“Whodunnit” of Irish potato famine solved
It is the first time scientists have decoded the genome of a plant pathogen and its plant host from dried herbarium samples. This opens up a new area of research to understand how pathogens evolve and how human activity impacts the spread of plant disease.
Phytophthora infestans changed the course of history. Even today, the Irish population has still not recovered to pre-famine levels. “We have finally discovered the identity of the exact strain that caused all this havoc”, says Hernán Burbano from the Max Planck Institute for Developmental Biology.
For research to be published in eLife, a team of molecular biologists from Europe and the US reconstructed the spread of the potato blight pathogen from dried plants. Although these were 170 to 120 years old, they were found to have many intact pieces of DNA.
“Herbaria represent a rich and untapped source from which we can learn a tremendous amount about the historical distribution of plants and their pests - and also about the history of the people who grew these plants,” according to Kentaro Yoshida from The Sainsbury Laboratory in Norwich.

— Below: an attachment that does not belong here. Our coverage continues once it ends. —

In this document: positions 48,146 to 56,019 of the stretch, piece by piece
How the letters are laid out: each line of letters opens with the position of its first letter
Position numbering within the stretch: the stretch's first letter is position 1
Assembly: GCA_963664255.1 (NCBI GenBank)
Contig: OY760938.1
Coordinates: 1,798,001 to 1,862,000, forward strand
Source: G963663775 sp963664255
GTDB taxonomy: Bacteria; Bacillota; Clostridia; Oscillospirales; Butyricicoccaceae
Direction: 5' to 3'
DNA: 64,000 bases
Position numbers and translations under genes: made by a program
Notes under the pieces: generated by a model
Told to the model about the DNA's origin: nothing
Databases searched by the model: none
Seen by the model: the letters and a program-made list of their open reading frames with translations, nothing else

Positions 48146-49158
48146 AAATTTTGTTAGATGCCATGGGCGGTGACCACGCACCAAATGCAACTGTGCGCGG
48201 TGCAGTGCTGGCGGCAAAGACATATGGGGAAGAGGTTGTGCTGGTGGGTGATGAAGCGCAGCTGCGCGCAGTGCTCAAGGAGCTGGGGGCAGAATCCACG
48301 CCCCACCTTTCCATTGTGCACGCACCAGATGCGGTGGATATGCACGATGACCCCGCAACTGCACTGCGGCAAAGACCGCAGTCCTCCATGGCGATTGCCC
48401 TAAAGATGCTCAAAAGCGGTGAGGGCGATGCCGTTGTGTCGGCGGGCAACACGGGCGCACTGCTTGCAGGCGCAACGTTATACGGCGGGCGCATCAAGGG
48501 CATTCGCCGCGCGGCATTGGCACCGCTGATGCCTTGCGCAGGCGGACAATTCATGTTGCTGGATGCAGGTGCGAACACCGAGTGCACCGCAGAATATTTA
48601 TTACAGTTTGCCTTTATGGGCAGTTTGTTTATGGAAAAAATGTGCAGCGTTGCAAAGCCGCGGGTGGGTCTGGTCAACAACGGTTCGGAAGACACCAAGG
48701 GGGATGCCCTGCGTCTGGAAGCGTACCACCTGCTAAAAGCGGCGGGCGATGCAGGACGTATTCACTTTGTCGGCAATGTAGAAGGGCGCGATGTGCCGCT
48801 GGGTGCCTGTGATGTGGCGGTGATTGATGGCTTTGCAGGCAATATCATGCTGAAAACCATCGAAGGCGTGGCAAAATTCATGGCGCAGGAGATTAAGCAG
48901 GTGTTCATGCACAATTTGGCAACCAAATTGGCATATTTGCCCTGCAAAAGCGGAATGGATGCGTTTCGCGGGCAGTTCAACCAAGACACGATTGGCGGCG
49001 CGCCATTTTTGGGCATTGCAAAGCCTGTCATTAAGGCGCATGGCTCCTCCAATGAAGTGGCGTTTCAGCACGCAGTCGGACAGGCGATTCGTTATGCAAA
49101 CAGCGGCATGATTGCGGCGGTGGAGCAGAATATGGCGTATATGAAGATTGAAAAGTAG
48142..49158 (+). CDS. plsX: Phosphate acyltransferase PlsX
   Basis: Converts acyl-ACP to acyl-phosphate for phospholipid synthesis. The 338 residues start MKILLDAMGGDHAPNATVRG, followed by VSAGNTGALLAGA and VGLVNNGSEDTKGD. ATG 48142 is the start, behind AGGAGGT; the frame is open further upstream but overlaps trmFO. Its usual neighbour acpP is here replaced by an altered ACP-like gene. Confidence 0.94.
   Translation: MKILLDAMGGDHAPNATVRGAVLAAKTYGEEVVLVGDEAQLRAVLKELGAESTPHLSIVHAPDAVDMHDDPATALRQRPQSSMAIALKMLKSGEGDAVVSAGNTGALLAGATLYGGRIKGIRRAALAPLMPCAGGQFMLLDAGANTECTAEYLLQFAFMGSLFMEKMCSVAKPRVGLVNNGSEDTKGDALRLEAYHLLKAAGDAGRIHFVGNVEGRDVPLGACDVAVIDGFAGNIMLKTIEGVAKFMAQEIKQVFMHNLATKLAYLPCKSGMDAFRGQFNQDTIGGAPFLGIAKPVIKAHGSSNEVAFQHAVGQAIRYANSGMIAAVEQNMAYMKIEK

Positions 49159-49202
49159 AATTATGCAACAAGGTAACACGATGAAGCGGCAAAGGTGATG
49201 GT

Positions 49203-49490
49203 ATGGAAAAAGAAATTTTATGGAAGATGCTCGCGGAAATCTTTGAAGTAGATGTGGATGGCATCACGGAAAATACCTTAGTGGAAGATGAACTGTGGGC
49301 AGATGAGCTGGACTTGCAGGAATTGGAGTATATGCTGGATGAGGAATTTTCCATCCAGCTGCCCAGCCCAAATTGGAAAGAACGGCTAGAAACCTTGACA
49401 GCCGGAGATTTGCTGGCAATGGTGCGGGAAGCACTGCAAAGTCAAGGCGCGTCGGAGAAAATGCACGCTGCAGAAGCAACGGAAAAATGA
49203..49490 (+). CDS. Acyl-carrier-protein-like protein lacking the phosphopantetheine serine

There are so many reasons why herbaria, like the NYBG’s William and Lynda Steere Herbarium, are important, and now there’s one more!
But first a reminder of what a herbarium is: It is a physical record of the plants of the world. Each specimen has been gathered in the field by a scientist who has also taken detailed notes and photographs, as well as notes on the plant’s location and the time of year. The specimens are brought back to the herbarium where they are described and indexed. Herbarium specimens have been gathered and stored for centuries.
Herbarium specimens are used to describe new species and to determine species relationships. Technology is having a huge impact on herbaria, including genomics which is helping to sort out some sticky cladistic situations. And now, herbaria are providing fascinating new research materials for geneticists and historians working on the history of agriculture, disease, and human migration. Seriously good stuff. ~AR